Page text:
Last Saturday my Norwegian friend and I visited our friend, the woman who lives at the marked. She had invited us for tamales at 6 pm. We greeted her with kisses on the checks, and she asked us to take a seat.
Since she has bad knees and her usual housekeeper was sick, a man was helping her with errands. She asked him to go and buy the nacatamales, coffee, bottled water as well as soda.
He got back with three instant coffee backs and three big nacatamales. The nacatamales consisted of a mass of corn wrapped in leaves. The mass was stuffed with a few pieces of pork, bell pepper, a few raisins, a trace of rice and a some chunks of pure fat. To me it seems as a leftover dish, but if you ask a Nica, they are only for special occasions or weekends.
The nacatamales were served with coffee. The three of us ate together, though she barely touched the food. At some point she started telling us about how grateful she was for her current life, though (as she emphasized) she was poor. She told us her life had been “dura” (hard). With tears in her eyes and a sentimental voice, she told us about her childhood. As a child she had often eaten nothing but salted tortillas, and it had been a luxury when her grandmother had cooked soup with yucca and other vegetables.
Today she has five children. Three of the children lives in Miami, and she clearly misses them. Two of the children in Miami have their own “fritanga” (small restaurant). The woman told us that it is expensive to eat at fritangas in the United States – in fact everything is expensive over there. She compared the price of tortillas, nacatamale etc. The children send her remittances. One of the girls, who live in the States, owns a big house in León, and is corruntly having another constructed. Our friend, however, does not want to live there. She wants to stay at the marked where she has her friends. The fact that she owns the house at the marked seems to be another major reason for her to stay – she wants to live in her own property. She told us she had visited the children in Miami many years ago, but now she was too weak. Furthermore she had travelled to Costa Rica and Panama. In Panama she had been in an accident – the bus she travelled on got into an accident and four people died.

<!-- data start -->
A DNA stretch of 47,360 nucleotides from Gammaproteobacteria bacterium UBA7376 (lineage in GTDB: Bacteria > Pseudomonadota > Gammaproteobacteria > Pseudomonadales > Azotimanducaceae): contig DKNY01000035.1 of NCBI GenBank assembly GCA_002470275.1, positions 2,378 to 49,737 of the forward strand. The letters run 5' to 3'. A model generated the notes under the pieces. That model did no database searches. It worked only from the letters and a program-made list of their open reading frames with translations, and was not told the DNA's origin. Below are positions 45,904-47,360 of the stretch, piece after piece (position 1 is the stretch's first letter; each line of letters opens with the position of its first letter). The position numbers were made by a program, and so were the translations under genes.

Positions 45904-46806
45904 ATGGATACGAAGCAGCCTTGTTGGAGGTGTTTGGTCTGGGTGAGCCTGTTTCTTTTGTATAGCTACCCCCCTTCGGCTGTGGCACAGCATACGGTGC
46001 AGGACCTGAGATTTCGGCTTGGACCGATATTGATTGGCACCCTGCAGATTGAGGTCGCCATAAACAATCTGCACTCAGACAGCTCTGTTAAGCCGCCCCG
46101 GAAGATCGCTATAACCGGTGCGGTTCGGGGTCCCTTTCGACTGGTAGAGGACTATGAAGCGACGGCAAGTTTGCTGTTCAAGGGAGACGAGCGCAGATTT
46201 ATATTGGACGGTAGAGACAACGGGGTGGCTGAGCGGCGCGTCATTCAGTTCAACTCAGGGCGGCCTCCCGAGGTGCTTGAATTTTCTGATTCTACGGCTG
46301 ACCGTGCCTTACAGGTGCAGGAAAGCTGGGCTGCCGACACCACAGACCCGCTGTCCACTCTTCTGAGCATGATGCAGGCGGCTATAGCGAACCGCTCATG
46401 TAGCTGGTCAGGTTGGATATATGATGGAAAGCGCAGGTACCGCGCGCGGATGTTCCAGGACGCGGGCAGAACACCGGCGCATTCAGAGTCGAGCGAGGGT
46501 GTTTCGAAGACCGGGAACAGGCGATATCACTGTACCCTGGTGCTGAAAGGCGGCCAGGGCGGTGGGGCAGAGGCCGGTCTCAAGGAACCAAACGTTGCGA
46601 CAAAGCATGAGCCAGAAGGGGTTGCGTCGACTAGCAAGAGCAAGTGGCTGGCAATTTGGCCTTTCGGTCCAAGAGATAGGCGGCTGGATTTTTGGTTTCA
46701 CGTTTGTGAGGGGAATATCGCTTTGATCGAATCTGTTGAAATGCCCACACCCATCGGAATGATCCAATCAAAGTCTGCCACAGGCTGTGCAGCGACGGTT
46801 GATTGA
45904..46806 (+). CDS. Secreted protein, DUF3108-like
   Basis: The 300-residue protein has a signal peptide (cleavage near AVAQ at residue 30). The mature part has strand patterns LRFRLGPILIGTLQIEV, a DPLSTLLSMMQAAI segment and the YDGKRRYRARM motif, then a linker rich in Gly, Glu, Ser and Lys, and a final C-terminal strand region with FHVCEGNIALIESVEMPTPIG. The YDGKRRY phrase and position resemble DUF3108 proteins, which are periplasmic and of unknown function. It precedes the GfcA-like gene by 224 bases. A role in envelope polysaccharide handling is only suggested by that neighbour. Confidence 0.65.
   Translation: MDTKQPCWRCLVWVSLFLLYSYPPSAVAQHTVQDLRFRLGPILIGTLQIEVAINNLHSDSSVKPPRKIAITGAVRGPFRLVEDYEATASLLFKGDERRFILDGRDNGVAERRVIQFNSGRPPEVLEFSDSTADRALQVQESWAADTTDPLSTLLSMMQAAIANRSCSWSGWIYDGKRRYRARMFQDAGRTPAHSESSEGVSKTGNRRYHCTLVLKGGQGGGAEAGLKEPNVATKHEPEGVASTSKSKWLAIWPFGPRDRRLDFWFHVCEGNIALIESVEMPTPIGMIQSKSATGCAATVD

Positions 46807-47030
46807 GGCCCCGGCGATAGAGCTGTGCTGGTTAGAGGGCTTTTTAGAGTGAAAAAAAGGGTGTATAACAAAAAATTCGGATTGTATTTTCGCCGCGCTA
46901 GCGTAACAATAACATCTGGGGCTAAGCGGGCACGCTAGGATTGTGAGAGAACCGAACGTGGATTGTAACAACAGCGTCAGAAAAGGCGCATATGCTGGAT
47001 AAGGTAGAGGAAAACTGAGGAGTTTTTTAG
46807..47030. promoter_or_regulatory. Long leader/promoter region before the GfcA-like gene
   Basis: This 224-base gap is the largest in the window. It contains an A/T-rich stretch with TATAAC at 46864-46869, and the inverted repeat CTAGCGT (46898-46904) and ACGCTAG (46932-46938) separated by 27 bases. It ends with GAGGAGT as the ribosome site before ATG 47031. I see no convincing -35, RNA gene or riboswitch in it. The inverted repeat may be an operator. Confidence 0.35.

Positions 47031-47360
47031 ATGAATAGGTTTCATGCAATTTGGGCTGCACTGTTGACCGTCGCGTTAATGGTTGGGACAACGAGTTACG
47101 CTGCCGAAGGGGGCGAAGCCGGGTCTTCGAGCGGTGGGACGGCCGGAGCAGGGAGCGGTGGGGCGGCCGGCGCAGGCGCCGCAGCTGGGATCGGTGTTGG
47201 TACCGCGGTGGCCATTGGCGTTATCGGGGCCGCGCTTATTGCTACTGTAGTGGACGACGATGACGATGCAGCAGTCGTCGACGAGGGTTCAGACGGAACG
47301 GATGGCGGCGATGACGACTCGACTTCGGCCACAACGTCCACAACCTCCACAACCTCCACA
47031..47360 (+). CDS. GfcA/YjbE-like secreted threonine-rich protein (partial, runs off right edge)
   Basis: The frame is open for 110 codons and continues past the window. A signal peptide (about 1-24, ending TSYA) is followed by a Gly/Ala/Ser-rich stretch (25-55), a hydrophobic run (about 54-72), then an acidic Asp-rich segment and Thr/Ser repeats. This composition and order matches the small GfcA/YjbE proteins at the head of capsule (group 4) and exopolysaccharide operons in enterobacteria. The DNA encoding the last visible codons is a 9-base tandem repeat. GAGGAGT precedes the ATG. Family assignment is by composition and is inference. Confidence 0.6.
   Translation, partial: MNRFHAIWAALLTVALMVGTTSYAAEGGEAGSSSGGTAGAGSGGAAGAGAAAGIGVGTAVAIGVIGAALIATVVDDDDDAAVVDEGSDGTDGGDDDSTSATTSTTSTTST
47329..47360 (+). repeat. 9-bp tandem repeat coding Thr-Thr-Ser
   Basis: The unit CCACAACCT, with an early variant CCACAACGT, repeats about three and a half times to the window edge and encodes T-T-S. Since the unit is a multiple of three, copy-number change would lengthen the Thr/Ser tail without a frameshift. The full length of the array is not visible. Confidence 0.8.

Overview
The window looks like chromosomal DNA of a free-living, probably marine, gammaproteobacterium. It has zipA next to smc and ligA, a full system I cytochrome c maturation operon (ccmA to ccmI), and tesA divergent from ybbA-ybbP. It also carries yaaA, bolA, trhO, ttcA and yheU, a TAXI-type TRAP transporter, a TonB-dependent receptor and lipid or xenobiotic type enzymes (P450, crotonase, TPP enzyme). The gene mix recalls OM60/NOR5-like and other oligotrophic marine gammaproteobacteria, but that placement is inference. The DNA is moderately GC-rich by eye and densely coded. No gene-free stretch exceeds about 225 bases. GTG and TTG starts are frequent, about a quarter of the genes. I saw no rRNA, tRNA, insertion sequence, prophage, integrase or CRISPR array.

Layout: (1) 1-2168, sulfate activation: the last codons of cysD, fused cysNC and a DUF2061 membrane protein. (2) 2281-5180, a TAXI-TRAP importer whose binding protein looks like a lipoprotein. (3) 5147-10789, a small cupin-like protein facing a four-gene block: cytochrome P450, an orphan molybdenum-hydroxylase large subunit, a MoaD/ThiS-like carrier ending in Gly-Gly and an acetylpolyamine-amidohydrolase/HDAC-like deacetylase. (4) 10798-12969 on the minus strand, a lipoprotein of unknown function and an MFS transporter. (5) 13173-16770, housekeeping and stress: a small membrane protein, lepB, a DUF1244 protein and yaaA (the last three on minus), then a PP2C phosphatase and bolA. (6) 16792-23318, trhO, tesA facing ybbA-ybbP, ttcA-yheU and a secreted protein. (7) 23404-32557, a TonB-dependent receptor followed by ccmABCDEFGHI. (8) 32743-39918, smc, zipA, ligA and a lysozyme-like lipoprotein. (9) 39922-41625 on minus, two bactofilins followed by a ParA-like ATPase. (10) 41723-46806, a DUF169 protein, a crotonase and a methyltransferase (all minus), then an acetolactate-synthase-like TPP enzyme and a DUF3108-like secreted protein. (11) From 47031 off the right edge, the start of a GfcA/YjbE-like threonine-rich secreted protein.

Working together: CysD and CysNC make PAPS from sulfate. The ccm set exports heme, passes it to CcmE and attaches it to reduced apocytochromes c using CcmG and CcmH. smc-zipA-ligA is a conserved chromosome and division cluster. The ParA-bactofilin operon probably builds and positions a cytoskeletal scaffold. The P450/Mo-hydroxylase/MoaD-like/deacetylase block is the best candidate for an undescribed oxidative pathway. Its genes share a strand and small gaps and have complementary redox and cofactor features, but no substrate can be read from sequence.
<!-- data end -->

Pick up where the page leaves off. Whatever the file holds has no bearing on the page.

Another of her sons lives in Nicaragua, but he has had a drug problem. However, as I have written before, she has grandchildren and a great grandchild here in León.
She mentioned her deceased husband several time, but it turned out they had been divorced for years before he died. They had lived together for 21 years, when he asked for a divorce. The divorce was clearly a big failure from her point of view. She felt as if she had betrayed God, and this surely cost her a lot of pain. She is an evangelist.
She also told us that she had fled to Honduras with her baby during the revolution, because León was a very dangerous place to be. She also remembered the big earthquake in 1972 – Managua was much prettier before the earthquake, now there are just big roads and fancy buildings.
When she was done with her story, we told her thanks. It was so interesting, but I wish I could understand more. Before we left she gave each of us a mango, and promised to teach us how to make tortillas the following day. I asked if we could bring some ingredients, pay for the food, or if she wished for something. She told us we should not bring anything, because she knew how it was to be away from one’s family, and now she was our family.